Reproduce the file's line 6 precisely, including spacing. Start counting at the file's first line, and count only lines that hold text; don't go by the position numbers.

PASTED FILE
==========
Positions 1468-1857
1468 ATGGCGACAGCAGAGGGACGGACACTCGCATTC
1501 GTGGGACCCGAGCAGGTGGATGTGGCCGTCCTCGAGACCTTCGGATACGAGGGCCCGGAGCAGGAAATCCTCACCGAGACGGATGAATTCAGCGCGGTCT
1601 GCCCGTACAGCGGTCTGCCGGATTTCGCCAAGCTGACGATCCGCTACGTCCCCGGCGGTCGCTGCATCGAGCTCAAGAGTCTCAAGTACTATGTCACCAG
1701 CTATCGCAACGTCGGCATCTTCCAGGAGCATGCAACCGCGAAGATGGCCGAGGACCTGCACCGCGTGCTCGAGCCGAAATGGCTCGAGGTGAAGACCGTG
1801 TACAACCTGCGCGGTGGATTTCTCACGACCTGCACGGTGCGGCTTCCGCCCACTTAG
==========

1801 TACAACCTGCGCGGTGGATTTCTCACGACCTGCACGGTGCGGCTTCCGCCCACTTAG